Like all great divas, Jennifer Hudson got her start in gay nightclubs: “I used to go out to the gay clubs when I was a kid. We were 16 or 17 and my best friend would pretend to be my manager,” The singer-actress tells V magazine. “I’d have these amazing drag queens style me up and down, honey. They would be up there lip-synching and then I’d get up and sing for real — some Whitney Houston or some old-school Shirley Murdock — and I would make all the money. That was, like, my training.”
Hmm, we wonder if the audience thought Hudson was just a fishy queen?
Inspired by a federal judge’s ruling that Kentucky must recognize out-of-state gay marriages, former Miss Kentucky Djuan Trent came out as a lesbian on her blog.
“I am queer,” wrote Trent, 27. “I have written and re-written and deleted and restarted this post more times than I care to share, and after all of that I have finally realized: ‘There ain’t nothin’ to it, but to do it.’”
Trent, who was crowned Miss Kentucky in 2010 and placed in the Top 15 of the 2011 Miss America Pageant, says unlike other aspects of her life, it was easy to keep her sexuality private .
It should be seemingly easy for one to look at me and see that I am woman, just as it is also pretty obvious that I am black. But sometimes, I forget to put the “QUEER” stamp on my forehead on my way out the door in the mornings…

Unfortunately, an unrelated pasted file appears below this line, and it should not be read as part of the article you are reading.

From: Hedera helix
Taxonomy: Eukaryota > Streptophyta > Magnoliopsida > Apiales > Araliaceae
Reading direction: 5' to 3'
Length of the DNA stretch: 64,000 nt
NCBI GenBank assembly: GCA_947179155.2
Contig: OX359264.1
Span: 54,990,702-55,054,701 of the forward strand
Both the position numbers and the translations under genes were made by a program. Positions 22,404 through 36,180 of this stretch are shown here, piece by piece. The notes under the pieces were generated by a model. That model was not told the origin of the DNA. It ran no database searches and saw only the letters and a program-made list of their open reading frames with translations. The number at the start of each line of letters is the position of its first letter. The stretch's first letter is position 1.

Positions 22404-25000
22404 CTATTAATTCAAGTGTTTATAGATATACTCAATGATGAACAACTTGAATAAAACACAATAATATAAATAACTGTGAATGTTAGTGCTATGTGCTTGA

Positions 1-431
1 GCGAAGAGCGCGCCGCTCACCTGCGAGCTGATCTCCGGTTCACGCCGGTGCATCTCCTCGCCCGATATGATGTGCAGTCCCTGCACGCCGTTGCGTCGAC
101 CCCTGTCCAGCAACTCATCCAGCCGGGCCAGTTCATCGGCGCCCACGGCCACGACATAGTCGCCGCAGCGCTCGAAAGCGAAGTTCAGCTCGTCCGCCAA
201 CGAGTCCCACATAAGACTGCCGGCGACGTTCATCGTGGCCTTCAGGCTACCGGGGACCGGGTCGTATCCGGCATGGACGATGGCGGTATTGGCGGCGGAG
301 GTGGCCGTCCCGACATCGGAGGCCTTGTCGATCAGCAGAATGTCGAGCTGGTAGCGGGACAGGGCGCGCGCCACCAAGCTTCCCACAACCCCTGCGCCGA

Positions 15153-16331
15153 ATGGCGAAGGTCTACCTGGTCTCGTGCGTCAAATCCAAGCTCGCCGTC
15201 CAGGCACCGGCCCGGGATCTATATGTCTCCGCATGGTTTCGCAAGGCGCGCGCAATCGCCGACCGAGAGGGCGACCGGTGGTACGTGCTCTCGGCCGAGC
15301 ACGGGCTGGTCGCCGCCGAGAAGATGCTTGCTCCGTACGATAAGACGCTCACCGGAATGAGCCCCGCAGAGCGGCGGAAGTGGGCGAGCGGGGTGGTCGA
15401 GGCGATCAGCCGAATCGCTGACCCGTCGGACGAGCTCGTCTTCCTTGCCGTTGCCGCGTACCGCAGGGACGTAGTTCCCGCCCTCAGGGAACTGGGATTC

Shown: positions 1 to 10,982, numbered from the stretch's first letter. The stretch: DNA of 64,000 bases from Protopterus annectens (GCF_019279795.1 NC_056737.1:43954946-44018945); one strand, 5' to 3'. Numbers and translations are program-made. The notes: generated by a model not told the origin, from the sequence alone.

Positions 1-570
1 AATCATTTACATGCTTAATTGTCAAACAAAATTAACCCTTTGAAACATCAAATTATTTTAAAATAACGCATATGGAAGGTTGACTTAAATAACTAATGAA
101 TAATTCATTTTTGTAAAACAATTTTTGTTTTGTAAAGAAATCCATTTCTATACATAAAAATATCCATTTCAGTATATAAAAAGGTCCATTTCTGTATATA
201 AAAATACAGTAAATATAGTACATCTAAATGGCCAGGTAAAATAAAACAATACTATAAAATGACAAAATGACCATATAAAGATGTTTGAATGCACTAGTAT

For a while, I struggled with the decision of whether or not it was necessary to “come out”. Over the past few years, we have seen many celebrities and public figures open up and take this step. And as a result of their actions, we have seen a surge of urgency, awareness and change, as well as a greater sense of community, and individuals building up the courage to share their personal journeys and coming out stories. Coming out is a very personal process; and I have found that once you decide to to come out to the public, it is a never-ending process.
With Illinois enacting its marriage equality law on June 1, Loyola University Chicago has decided to ban almost all weddings on campus rather than allow gay couples to tie the knot.
A policy adopted by the religiously affiliated school in December permits only Catholic weddings between a man and a woman with ties to the school—and only at the Madonna della Strada Chapel.
Any other kind of marital ceremony, religious or otherwise, is banned from any campus facilities, including the popular Cuneo Mansion and Gardens in Vernon Hills.
“Our policy reflects our desire to reserve and use our facilities and campuses for rituals and ceremonies that are congruent with our obligations and values as a Jesuit, Catholic institution,” said Loyola spokesman Maeve Kiley. “That is why we are limiting weddings to Catholic ceremonies in our Catholic chapel.”
Former pro wrestler Jesse Ventura has been an ally to the LGBT community since he serves as the governor of Minnesota (and probably before).
On the latest installment of his web series “Off The Grid,” “The Body” puts states that ban marriage equality in a headlock and says that depriving people of equal rights because they’re a member of a certain group “is un-American.”
Ventura, an avowed atheist, calls the struggle for LGBT rights “the civil rights movement of today.”